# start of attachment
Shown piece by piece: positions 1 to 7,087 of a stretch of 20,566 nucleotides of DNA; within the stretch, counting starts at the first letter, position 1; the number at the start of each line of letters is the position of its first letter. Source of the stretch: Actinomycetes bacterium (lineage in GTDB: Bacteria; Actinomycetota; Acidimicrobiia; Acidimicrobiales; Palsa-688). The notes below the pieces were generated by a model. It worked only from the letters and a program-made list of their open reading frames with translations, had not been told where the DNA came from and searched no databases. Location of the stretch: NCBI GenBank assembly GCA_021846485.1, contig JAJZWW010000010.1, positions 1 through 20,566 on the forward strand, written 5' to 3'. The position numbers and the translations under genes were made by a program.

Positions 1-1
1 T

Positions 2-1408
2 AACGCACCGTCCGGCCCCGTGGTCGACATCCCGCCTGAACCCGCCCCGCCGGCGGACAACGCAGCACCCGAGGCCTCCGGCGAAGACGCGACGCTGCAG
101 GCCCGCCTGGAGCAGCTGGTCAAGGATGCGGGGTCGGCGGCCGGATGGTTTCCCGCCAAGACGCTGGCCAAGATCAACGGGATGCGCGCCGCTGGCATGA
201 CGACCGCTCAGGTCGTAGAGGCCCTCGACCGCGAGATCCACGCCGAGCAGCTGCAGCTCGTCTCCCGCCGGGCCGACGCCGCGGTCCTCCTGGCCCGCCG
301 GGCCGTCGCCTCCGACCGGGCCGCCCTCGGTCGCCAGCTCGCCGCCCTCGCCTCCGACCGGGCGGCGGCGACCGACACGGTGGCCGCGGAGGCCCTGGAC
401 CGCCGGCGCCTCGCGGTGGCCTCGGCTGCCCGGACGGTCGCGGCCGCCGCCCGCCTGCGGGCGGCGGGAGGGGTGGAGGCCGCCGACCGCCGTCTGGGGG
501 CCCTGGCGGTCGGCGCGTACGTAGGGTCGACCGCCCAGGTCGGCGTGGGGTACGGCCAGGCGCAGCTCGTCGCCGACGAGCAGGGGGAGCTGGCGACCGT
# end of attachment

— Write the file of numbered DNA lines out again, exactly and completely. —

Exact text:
Shown piece by piece: positions 1 to 7,087 of a stretch of 20,566 nucleotides of DNA; within the stretch, counting starts at the first letter, position 1; the number at the start of each line of letters is the position of its first letter. Source of the stretch: Actinomycetes bacterium (lineage in GTDB: Bacteria; Actinomycetota; Acidimicrobiia; Acidimicrobiales; Palsa-688). The notes below the pieces were generated by a model. It worked only from the letters and a program-made list of their open reading frames with translations, had not been told where the DNA came from and searched no databases. Location of the stretch: NCBI GenBank assembly GCA_021846485.1, contig JAJZWW010000010.1, positions 1 through 20,566 on the forward strand, written 5' to 3'. The position numbers and the translations under genes were made by a program.

Positions 1-1
1 T

Positions 2-1408
2 AACGCACCGTCCGGCCCCGTGGTCGACATCCCGCCTGAACCCGCCCCGCCGGCGGACAACGCAGCACCCGAGGCCTCCGGCGAAGACGCGACGCTGCAG
101 GCCCGCCTGGAGCAGCTGGTCAAGGATGCGGGGTCGGCGGCCGGATGGTTTCCCGCCAAGACGCTGGCCAAGATCAACGGGATGCGCGCCGCTGGCATGA
201 CGACCGCTCAGGTCGTAGAGGCCCTCGACCGCGAGATCCACGCCGAGCAGCTGCAGCTCGTCTCCCGCCGGGCCGACGCCGCGGTCCTCCTGGCCCGCCG
301 GGCCGTCGCCTCCGACCGGGCCGCCCTCGGTCGCCAGCTCGCCGCCCTCGCCTCCGACCGGGCGGCGGCGACCGACACGGTGGCCGCGGAGGCCCTGGAC
401 CGCCGGCGCCTCGCGGTGGCCTCGGCTGCCCGGACGGTCGCGGCCGCCGCCCGCCTGCGGGCGGCGGGAGGGGTGGAGGCCGCCGACCGCCGTCTGGGGG
501 CCCTGGCGGTCGGCGCGTACGTAGGGTCGACCGCCCAGGTCGGCGTGGGGTACGGCCAGGCGCAGCTCGTCGCCGACGAGCAGGGGGAGCTGGCGACCGT